Monday, June 30, 2008

Mars Appears Home to 'Largest Impact in the Solar System'

Researchers believe a 5,200 by 6,500 mile basin on Mars is the site of an ancient impact, possibly "the largest impact yet found in the solar system," reports Reuters.

The gaping crater (does this even count as a crater since it's so huge?) is big enough to fit Asia, Europe and Australia, and probably held an ocean at one time.

The object hitting Mars and leaving this cataclysmic mark would have been between 1,000 and 1,600 miles in diameter. The impact would have annihilated half the planet's crust and "disrupted" what was left. What's more, the planet's magnetic field would have been disrupted.

The Earth's moon is believed to be the leftovers of a
collision between the earth and a mars-sized protoplanet. But there's not as much evidence for this as we have for the Mars collision. That is, unless, we suddenly realize the whole Pacific Ocean is where we got nailed.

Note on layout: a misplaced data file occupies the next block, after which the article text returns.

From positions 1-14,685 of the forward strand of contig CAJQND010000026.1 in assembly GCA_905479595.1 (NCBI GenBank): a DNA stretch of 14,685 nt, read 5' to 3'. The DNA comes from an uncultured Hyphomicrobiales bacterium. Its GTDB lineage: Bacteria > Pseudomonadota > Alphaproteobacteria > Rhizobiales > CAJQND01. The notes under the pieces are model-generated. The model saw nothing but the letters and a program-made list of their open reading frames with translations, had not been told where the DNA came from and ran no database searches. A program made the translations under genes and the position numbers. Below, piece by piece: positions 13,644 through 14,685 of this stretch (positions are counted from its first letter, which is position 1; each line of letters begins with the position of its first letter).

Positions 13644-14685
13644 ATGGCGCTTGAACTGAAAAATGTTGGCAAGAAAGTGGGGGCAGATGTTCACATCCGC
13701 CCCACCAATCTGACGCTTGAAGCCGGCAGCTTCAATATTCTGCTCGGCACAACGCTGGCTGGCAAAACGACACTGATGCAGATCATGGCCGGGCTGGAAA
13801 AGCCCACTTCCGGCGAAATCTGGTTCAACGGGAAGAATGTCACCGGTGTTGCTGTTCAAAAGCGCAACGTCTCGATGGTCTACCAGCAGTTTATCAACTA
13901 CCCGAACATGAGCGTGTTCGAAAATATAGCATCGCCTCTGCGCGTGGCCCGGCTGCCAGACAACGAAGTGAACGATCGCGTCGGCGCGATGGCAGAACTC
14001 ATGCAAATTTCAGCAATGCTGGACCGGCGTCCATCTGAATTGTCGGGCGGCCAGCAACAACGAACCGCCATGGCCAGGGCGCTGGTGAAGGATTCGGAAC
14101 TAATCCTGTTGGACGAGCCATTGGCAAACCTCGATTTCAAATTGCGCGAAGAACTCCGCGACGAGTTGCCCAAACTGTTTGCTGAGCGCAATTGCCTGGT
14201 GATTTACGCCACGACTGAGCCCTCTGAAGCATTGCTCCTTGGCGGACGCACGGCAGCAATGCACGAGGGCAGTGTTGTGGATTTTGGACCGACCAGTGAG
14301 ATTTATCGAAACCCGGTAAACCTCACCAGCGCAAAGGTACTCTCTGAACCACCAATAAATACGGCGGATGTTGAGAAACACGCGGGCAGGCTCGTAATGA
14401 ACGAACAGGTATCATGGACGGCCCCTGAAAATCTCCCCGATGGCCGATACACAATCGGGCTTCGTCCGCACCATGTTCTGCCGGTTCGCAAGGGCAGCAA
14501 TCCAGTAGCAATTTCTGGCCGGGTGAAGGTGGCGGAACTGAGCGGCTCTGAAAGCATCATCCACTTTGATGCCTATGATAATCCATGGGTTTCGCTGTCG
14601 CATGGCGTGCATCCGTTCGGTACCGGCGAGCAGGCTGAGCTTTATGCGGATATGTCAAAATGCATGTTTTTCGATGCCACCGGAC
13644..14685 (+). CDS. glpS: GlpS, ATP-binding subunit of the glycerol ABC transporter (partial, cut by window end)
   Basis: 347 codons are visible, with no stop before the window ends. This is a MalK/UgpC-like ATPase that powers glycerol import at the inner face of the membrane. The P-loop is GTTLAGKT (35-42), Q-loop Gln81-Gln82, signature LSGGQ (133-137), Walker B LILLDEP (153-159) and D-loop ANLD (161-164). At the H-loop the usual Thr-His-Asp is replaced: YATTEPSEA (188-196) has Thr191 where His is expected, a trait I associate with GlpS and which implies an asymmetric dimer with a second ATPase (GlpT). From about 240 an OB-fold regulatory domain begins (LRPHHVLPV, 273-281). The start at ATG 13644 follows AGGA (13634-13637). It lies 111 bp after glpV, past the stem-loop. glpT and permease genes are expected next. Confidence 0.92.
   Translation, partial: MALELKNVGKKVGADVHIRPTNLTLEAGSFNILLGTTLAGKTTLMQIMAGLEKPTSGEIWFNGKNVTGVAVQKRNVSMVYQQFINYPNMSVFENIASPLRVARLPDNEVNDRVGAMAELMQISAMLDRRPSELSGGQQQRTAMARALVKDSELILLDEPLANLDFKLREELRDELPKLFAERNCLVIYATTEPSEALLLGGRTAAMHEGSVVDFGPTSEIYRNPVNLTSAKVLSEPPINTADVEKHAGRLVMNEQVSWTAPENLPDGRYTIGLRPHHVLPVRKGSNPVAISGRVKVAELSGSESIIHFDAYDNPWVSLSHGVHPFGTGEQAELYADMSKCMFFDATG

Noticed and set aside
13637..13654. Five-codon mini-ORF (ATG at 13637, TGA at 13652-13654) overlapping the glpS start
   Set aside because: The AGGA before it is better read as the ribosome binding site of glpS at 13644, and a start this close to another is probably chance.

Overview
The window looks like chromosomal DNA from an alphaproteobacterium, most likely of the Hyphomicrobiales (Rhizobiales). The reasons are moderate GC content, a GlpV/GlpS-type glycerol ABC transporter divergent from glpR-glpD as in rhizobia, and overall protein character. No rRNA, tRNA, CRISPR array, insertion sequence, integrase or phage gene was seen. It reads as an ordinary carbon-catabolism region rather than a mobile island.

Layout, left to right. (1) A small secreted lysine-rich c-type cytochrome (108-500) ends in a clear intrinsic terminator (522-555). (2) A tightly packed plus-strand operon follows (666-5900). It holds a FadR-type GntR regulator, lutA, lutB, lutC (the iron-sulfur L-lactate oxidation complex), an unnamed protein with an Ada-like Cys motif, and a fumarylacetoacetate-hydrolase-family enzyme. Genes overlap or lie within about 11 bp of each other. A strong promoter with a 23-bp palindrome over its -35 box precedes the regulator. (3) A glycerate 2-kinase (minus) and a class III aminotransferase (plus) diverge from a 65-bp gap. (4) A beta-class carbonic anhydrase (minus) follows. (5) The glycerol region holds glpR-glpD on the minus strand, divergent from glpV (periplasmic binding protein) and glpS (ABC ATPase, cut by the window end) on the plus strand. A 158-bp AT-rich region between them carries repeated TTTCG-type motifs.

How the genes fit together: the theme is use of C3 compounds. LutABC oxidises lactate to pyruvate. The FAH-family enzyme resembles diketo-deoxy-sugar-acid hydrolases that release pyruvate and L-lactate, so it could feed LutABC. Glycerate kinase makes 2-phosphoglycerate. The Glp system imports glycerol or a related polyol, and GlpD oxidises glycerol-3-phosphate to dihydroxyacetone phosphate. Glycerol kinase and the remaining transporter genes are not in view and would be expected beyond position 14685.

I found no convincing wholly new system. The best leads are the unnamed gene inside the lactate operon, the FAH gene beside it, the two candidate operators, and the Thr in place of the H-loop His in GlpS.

In other Earth mega-collision news, Pound360 blogged earlier about how our planet may have rotated much faster before being thumped by whatever it is that (may have) hit us. How much faster? Once every four hours. In fact,
the impact may have reversed…

(Photo courtesy NASA/JPL)

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About Me

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I started pound360 to channel my obsession with vitamins, running and the five senses. Eventually, I got bored focusing on all that stuff, so I came back from a one month hiatus in May of 2007 (one year after launching Pound360) and broadened my mumblings here to include all science.